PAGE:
As Michael Warner might phrase it, the book event creates and sustains a collective discourse about a book in something resembling a conversational time-frame, so that the divergent positions can inform each other, correct one another, and even build on each other in ways that can help develop a more sophisticated collective interpretation than what any individual reviewer could achieve. In so doing, the book event can help mediate a book for the more general public, and help authors find their specific publics, in ways useful for both sides.

What first got me to thinking about this inextricably collective dimension of web-based events, however, was not any scholarly blog, but my own experiences following political blogs as they criticized the mainstream institutions of the news media. My own experience was crystallized by Bill McKibben in an essay he wrote in the New York Review of Books last April:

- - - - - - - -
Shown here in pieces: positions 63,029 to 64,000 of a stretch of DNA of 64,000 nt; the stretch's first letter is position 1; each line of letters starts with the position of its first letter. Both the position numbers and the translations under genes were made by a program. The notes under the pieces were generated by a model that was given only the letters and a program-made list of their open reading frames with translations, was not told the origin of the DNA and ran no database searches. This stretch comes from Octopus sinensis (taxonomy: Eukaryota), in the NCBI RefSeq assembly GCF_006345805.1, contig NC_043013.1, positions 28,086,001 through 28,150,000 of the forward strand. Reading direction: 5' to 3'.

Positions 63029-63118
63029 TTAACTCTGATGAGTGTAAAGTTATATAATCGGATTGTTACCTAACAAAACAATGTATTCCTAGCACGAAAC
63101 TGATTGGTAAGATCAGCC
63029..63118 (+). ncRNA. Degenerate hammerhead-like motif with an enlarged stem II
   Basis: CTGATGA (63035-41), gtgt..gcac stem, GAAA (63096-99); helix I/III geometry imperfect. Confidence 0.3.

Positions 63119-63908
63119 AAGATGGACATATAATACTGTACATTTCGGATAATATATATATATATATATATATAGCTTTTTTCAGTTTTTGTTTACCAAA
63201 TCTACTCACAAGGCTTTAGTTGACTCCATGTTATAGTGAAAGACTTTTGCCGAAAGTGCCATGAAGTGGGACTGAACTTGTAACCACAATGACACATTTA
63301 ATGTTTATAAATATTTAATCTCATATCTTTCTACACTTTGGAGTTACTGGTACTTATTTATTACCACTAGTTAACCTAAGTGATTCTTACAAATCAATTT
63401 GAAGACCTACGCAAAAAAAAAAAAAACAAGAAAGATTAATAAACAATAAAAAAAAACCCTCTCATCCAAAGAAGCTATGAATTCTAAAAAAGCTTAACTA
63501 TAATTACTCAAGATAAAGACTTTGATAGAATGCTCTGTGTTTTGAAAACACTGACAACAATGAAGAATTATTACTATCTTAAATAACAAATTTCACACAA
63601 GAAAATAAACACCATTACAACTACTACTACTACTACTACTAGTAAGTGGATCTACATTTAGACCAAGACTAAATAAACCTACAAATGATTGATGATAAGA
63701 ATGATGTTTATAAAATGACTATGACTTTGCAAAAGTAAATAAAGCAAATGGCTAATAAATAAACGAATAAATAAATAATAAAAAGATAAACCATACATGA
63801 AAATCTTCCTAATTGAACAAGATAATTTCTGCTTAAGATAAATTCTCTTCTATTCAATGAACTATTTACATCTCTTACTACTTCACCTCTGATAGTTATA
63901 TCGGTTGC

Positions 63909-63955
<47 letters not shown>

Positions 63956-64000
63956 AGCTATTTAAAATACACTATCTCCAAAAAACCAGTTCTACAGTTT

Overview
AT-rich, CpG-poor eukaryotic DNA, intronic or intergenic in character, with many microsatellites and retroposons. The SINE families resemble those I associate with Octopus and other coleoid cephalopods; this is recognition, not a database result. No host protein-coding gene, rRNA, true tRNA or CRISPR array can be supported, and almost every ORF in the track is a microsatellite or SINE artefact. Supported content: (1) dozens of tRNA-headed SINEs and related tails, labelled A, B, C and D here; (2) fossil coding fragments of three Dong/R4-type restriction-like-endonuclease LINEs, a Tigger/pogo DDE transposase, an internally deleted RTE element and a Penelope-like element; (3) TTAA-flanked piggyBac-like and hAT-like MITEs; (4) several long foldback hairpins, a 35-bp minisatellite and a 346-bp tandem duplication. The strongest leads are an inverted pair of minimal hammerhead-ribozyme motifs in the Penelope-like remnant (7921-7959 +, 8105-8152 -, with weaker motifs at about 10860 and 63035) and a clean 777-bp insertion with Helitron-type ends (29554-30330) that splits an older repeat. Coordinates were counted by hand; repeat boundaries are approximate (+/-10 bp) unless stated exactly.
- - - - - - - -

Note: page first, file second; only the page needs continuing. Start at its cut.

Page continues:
When we consider Kos’s own Web site and its numerous links to other blogs, we see something like an expanding hive of communication, a collective intelligence. And the results can be impressive. A writer with the pen name (mouse name) Jerome à Paris, for instance, organized dozens of other Kossacks interested in energy policy to write an energy plan that I find far more comprehensive and thoughtful than anything the think tanks have produced. It’s been read and reshaped by thousands of readers; it will serve as a useful model should the Democrats retake Congress and have the ability to move legislation. The blogs began as purely reactive and bloggers still spend much of their energy responding to the “mainstream media.” But a kind of proto-journalism is emerging, and becoming steadily more sophisticated.

I don’t want to be too “utopian” about this, as I think Holbo sometimes becomes in his interesting piece, because I think the stakes are too high, and I think that the appearance of new technologies can never eliminate the need for better institutions or infrastructures. Tactics can never substitute for strategies. But McKibben’s notion of the “hive” or more negatively, the “blog swarm,” seems a very apt and resonant image of the paradigms of collective intelligence that are emerging right now.